Sunday, January 3, 2010

Swirling Thoughts #102 – we pay. It’s what we do. We always pay.

Today we ventured out to Bituach Leumi. They raised the stakes (benefits for each kid plus a one time bonus for having a baby) by putting a time limit on us. We had to go in and provide our bank account information. Right away.

Bituach Leumi is located in the center of Jerusalem. And it is also located across the street and around the corner. We stumbled upon one office while looking for the other. We made our way through the security line where they first ask if you have neshek (gun) and then examine the contents of your bag. I went first since I had my purse and the diaper bag. It then looked like Bob was alone pushing the baby and the security guard was all over Bob. Until another guard showed him Bob was with me and they let him through. Evidently a man pushing a baby stroller is very suspicious.

We waited in a long line in front of three windows. When we got to a window Bob asked the tough looking no-nonsense BL agent:
Medaberet ktzat Anglit? (Do you speak a little bit of English?)
She had stood up after the last customer and for some reason was still standing.
LO! She shouted. She continued to stand as she shouted instructions at us in impatient Hebrew.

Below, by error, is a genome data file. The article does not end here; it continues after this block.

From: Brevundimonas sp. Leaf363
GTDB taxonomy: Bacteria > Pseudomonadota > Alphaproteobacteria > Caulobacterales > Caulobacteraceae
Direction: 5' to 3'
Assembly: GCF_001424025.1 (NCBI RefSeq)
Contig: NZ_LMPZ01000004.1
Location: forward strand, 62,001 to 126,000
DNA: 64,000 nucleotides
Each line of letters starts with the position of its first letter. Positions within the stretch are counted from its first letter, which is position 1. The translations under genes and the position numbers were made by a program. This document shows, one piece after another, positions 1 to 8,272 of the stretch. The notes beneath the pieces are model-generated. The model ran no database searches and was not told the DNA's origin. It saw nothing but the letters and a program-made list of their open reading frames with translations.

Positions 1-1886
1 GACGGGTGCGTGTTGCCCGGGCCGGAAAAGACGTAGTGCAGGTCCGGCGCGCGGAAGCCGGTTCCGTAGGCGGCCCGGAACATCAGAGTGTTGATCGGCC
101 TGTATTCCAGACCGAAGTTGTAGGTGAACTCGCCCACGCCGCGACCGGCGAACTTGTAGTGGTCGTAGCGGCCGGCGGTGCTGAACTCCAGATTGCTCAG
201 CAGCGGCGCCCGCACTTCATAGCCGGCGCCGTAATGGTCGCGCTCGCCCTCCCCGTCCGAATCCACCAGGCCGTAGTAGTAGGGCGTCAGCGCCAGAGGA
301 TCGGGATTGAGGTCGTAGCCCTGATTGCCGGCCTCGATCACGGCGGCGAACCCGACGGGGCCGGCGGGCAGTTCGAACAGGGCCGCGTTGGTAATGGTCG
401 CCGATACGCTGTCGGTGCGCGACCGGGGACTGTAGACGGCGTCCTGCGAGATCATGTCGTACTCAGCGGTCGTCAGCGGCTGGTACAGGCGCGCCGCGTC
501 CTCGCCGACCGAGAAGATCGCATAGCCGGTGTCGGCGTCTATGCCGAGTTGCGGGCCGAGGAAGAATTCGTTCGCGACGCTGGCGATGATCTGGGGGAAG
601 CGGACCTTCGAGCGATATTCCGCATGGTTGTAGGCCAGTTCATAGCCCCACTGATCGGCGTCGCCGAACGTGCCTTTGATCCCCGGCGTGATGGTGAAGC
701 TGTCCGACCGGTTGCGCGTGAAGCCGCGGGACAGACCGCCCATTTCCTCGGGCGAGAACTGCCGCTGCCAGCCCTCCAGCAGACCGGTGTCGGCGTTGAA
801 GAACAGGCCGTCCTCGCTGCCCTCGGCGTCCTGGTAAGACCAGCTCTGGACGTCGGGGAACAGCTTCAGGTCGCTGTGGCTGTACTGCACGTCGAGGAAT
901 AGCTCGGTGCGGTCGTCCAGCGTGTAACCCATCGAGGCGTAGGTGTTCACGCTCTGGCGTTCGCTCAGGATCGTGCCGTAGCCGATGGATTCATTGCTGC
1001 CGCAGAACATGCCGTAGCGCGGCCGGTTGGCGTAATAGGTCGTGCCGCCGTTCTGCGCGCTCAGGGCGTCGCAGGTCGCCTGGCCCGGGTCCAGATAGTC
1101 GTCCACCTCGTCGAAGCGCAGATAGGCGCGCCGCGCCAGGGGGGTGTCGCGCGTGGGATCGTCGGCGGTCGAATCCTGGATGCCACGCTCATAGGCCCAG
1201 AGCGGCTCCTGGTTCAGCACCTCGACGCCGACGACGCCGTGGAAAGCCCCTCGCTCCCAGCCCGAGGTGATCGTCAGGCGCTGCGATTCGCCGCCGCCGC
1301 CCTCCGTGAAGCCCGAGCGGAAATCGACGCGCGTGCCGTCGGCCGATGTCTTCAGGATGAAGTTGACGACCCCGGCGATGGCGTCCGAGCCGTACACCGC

We were at the wrong office but no, we should not go to the other office now – we should take a number and wait inside and see if they can help us in this office.

We take a number and walk in to the DMV style waiting area. Our number comes up quickly and we are given forms to fill out at the counter. Bob asks if there are forms in English. We are told no but someone in booth 12 can help us. We assume that means the person in booth 12 speaks English. I walk over to booth 12. There is an elderly woman reading a newspaper in Hebrew. She doesn’t look like she speaks English.
Slicha. (excuse me)
Nothing. She can’t hear me. Obviously the booth 12 agent is on break and this hard of hearing elderly woman has sat down to read her paper here.
Bob, still at the counter, is giving me a questioning look.
Now I’m not sure what to do.
Slicha! At ovedet po? (excuse me, do you work here?)
She looks up.
Ma sareecha? (what do you need)
Ozer b’anglit. (help in English)
LO! (NO!)
She goes back to her newspaper.